Studies have confirmed this role of magnesium, like one early study from 1985 that states, “The results are consistent with a role for intracellular magnesium in the regulation of protein synthesis and support the hypothesis that magnesium has a central role in the regulation of metabolism and growth.”

Muscle Function

Magnesium malate can help the muscles perform better, assisting them in contraction and relaxation. It’s even instrumental in building muscle.

Studies have confirmed this benefit of magnesium, such as one from 2006 which proved that magnesium boosted muscle performance, grip strength, lower-leg muscle power, knee extension torque, and ankle extension strength in older adults.

Nerve Function

It’s been found that magnesium malate can help transmit information from the brain to the rest of the body.

This means that it can aid in a number of neurological disorders, such as, according to a 2018 study, “migraine, chronic pain, epilepsy, Alzheimer’s, Parkinson’s, and stroke, as well as the commonly comorbid conditions of anxiety and depression.”

Bone Development

Magnesium is a top contributor to bone stabilization, growth, and mineralization, which can prevent diseases like osteoporosis.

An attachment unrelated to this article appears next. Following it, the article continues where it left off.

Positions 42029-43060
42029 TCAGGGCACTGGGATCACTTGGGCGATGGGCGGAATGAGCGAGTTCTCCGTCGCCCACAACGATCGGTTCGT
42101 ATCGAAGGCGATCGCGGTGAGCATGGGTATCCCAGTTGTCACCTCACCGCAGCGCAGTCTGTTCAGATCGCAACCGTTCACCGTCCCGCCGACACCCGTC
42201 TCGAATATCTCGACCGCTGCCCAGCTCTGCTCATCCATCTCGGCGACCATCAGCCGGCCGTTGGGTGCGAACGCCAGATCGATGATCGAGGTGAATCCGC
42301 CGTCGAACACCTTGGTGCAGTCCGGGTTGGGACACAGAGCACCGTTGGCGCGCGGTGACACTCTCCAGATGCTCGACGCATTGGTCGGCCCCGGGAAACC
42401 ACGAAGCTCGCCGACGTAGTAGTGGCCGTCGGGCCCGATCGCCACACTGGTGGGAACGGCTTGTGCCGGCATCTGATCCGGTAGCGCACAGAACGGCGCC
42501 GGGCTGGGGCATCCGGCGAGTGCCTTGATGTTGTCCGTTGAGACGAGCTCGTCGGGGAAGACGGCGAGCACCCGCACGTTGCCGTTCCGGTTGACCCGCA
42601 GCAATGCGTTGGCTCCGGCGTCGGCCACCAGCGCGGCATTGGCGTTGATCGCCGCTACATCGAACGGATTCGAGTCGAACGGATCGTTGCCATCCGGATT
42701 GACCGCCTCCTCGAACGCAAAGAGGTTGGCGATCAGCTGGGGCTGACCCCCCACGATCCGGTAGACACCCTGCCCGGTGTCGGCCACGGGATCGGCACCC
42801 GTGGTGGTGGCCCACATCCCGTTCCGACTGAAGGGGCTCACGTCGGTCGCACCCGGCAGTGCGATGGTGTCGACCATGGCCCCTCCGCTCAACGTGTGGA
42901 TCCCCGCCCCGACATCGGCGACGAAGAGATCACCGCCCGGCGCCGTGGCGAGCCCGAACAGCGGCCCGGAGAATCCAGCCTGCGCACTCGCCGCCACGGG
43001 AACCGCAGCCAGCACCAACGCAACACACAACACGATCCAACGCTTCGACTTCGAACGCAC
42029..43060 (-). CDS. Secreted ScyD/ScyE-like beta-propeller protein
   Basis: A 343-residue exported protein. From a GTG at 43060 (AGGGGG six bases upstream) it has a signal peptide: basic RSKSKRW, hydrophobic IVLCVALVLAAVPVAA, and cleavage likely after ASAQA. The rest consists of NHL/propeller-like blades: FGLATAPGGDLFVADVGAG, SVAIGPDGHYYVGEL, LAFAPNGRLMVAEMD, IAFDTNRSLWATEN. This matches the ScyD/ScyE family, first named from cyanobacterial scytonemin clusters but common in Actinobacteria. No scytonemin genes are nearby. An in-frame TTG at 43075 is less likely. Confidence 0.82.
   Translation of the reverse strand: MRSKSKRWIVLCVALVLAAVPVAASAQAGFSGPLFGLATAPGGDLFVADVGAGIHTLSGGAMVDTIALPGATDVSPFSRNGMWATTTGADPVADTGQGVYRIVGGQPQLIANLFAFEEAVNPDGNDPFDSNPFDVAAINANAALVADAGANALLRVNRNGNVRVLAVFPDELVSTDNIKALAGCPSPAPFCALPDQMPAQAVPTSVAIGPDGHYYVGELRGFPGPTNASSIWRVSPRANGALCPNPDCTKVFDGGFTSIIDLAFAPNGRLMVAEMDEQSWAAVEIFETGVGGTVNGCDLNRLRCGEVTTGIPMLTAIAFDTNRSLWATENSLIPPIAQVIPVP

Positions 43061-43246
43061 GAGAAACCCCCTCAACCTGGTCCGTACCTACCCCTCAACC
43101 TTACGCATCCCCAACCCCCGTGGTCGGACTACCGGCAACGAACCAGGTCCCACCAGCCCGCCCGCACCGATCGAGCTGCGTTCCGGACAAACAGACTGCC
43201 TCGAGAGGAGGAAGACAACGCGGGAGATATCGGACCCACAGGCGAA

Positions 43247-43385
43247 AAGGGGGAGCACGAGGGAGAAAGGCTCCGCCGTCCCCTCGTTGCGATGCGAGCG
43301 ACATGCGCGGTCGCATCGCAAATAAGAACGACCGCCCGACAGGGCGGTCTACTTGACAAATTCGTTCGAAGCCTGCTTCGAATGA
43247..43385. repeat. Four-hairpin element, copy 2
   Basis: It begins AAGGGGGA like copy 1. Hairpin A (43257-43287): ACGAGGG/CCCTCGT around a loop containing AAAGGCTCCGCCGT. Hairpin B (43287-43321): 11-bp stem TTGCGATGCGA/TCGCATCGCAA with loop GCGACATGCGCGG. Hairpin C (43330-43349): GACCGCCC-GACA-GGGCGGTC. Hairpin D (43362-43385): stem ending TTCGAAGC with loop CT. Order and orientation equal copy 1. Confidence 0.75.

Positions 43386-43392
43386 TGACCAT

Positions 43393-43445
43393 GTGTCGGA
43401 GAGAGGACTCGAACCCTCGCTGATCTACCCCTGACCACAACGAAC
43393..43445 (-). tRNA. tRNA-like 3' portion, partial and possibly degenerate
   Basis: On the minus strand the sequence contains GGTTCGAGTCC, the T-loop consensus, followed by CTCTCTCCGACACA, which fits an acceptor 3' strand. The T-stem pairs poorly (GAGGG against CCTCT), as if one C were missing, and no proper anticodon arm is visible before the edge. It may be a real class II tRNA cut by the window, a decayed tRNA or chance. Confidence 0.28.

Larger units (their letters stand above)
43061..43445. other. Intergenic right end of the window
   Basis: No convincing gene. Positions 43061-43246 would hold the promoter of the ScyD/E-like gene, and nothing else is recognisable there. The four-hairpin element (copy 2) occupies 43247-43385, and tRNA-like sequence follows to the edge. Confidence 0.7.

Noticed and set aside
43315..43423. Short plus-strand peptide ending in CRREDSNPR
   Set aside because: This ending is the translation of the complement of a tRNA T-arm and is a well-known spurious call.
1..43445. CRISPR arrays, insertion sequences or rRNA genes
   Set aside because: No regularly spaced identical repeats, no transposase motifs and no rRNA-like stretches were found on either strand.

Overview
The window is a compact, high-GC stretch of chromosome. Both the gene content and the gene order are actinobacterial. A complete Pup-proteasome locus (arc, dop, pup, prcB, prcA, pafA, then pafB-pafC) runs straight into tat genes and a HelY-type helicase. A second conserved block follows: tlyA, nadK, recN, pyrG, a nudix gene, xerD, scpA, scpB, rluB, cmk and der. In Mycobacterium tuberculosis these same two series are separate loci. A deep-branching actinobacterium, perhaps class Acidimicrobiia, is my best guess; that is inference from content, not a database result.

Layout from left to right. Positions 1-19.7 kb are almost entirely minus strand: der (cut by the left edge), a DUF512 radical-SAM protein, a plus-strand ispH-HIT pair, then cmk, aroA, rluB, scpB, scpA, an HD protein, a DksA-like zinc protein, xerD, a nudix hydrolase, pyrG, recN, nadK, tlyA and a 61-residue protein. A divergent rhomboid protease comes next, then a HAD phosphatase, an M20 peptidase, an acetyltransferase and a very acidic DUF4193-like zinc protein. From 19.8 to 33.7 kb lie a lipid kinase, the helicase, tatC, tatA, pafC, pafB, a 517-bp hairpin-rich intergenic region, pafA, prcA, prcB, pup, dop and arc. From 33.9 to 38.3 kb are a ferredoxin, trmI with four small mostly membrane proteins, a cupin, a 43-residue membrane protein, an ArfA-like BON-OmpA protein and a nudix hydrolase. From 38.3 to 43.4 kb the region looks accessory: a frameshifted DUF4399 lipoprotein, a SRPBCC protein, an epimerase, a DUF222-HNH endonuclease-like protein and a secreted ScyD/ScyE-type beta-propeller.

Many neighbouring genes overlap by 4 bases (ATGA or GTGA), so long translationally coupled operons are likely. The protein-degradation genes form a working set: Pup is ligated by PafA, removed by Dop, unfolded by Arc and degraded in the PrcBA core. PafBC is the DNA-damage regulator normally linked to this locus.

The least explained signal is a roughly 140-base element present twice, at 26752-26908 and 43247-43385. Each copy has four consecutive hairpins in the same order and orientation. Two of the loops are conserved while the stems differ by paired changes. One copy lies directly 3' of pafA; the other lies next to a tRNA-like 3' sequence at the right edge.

As a 2013 study points out, controlling and maintaining what’s called “magnesium homeostasis” can “maintain bone integrity.”

Possible Side Effects

Jarosh lays out the potential side effects of magnesium malate, saying, “Getting too much magnesium from food isn’t a risk, since our bodies eliminate excess dietary magnesium via our kidneys.

While high amounts of magnesium from food sources isn't a problem, Jarosh notes that, "You can take large doses of supplemental magnesium" which can "lead to diarrhea, nausea, and abdominal cramping.”

Always consult with your doctor before taking any new supplement, including magnesium malate.

Dosage and Preparation

Your doctor can recommend an ideal magnesium malate dosage for you based upon how much magnesium is already in your body (which can be discovered from a blood test) and your unique needs, but generally, this is the recommended dosage, according to Jarosh.

Daily Recommended Magnesium Dosage

According to Jarosh, the daily recommendation for magnesium is as follows:

  • 400mg for men between the ages of 19 and 30
  • 310mg for women between the ages of 19 and 30
  • 420mg for men aged 31 to 50 and older